What is Hepatitis?
Hepatitis is the term for inflammation of the liver. It is a broad term that encompasses a number of inflammatory conditions caused by a variety of factors. These are either infectious or non-infectious. Leading among the infectious causes of hepatitis are viral infections (viral hepatitis). Other pathogens, like bacteria, parasites and rarely fungi, may also cause hepatitis. Among the non-infectious causes of hepatitis, medication and alcohol misuse are common causes of hepatitis followed by other toxins and autoimmune factors. Hepatitis may also arise secondary to other medical conditions.
How does hepatitis occur?
In hepatitis, any of the various causes leads to inflammation with immune mediators and inflammatory cells congregating within the liver tissue. Death of the liver cells (hepatocytes) may be due to the cause itself, like with some viruses that cause cell death, or due to the action of the body’s immune cells. Some causes of hepatitis, however, can resolve spontaneously and recover to a degree where normal liver function is restored.
Depending on the cause, hepatitis can progress to a chronic state where inflammation persists for months and years leading to fibrosis (scarring) of the liver tissue. Hepatitis may eventually lead to cirrhosis and hepatocellular carcinoma (liver cancer). The consequences of hepatitis in the chronic stages (longer than 6 months) are often not isolated to the liver and may involve almost every system of the body, particularly the gastrointestinal and cardiovascular systems, but can extend to the central nervous system as well.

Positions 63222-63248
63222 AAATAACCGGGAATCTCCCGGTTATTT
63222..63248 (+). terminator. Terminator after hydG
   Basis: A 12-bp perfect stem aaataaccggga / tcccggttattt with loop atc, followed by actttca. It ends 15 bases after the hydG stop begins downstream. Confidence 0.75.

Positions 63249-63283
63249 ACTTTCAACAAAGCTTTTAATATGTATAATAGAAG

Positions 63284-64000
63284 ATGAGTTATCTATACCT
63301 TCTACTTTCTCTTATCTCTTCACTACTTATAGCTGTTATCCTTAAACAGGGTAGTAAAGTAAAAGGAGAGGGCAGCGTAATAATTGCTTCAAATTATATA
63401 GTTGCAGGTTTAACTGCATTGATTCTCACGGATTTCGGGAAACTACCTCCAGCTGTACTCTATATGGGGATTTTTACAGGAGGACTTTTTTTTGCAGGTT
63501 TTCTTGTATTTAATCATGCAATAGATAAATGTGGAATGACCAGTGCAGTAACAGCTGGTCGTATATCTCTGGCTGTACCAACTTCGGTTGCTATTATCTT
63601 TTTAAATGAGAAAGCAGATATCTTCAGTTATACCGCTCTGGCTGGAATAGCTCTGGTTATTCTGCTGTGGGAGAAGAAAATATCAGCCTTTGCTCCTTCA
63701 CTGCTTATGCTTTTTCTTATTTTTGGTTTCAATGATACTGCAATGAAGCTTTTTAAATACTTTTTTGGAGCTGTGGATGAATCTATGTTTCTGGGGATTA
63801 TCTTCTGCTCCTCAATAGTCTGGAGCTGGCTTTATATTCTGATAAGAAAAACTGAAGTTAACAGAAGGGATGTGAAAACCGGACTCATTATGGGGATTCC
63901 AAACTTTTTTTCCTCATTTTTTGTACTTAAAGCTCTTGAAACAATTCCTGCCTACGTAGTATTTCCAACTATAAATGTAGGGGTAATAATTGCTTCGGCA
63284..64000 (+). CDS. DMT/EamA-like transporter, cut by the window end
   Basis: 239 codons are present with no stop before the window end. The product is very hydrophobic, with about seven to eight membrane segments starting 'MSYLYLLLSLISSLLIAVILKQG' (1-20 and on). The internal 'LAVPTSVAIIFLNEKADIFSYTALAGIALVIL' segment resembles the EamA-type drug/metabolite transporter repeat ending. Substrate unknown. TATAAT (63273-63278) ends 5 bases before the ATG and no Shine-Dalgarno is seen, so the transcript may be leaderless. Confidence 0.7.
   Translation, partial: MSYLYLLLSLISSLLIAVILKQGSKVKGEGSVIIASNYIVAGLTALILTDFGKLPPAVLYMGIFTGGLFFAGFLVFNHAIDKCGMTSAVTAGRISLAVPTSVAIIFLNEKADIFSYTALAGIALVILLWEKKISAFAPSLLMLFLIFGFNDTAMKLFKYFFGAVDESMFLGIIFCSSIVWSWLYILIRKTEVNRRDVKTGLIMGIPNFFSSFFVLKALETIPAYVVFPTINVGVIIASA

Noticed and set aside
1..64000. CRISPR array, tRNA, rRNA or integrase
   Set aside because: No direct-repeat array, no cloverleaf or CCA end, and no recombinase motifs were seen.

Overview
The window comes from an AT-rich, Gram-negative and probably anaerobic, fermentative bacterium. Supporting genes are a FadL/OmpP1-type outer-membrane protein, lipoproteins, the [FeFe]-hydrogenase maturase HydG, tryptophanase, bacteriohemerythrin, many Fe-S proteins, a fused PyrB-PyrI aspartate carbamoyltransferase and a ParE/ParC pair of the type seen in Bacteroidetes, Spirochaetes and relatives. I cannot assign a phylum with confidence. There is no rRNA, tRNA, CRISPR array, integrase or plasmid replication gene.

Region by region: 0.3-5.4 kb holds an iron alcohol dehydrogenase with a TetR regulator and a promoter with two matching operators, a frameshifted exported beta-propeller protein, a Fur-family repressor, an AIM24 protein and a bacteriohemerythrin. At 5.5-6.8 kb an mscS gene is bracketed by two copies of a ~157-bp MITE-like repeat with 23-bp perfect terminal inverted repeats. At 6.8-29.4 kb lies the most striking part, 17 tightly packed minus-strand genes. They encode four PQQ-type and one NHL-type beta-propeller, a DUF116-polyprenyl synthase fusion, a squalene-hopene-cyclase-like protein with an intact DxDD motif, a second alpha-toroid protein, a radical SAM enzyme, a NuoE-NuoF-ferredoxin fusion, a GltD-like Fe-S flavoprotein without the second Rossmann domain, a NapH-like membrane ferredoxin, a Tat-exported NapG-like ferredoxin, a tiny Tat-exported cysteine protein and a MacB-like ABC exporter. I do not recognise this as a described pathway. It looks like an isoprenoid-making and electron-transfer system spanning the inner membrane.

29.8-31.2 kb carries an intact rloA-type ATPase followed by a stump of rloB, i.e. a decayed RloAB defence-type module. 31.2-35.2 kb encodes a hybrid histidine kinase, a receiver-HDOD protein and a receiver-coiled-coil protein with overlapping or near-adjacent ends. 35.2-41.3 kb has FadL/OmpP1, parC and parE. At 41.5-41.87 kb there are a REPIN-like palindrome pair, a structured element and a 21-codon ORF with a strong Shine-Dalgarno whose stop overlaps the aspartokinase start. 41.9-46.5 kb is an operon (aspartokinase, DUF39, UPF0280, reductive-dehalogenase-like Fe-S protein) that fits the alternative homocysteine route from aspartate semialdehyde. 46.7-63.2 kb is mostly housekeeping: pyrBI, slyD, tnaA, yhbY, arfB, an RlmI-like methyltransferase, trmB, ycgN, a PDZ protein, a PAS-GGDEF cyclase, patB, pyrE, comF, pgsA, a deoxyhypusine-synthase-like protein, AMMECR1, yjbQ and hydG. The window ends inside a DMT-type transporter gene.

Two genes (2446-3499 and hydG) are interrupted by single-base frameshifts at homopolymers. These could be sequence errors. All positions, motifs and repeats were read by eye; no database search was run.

What are the symptoms of hepatitis?
The liver is one of the most versatile organs in the body conducting several complex functions which are crucial to sustaining life. Its versatility is matched by its resilience in dealing with any injury. Most cases of hepatitis are asymptomatic in the early stages and only detected upon routine testing.
Symptoms of Acute Hepatitis
The first signs and symptoms of hepatitis may mainly involve the gastrointestinal system like nausea, intermittent vomiting, mild diarrhea and loss of appetite. Malaise, joint pain (arthralgia) and skin symptoms like pruritis (itchy skin) and urticaria may arise even though there is no discoloration of the skin. At this point, a diagnosis of hepatitis may be missed unless there is appropriate diagnostic testing or etiology that raises the suspicion of hepatitis.
As the disease process progresses, typical symptoms associated with liver dysfunction, like jaundice (yellow skin), will become evident. This is often accompanied by other symptoms like pale stools and dark urine. Right sided abdominal pain and/or tenderness (refer to liver pain) and hepatomegaly (enlarged liver) may also be present. Fever is more frequently seen in the early stage of infectious hepatitis although alterations of the body temperature may occur in the later stages of non-infectious hepatitis.
Symptoms of Chronic Hepatitis
Chronic hepatitis may be virtually asymptomatic apart from a few generalized (non-specific) symptoms like malaise, poor appetite, weight loss and fatigue. It is more often due to hepatitis B and C and can persist for years or even decades. The most prominent symptoms arise with the onset of cirrhosis.
Symptoms such as jaundice that are common in acute hepatitis are rarely seen in chronic cases except when there is advanced liver disease. Instead chronic hepatitis may present with change in vascularity presenting with redness (erythema) and the development of spider veins, ascites (abdominal swelling due to fluid accumulation), splenomegaly (enlarged spleen), bleeding disorders, swelling of the legs (peripheral edema), persistent low-grade fever, confusion and even coma.
Article reviewed by Dr. Greg. Last updated on February 23, 2011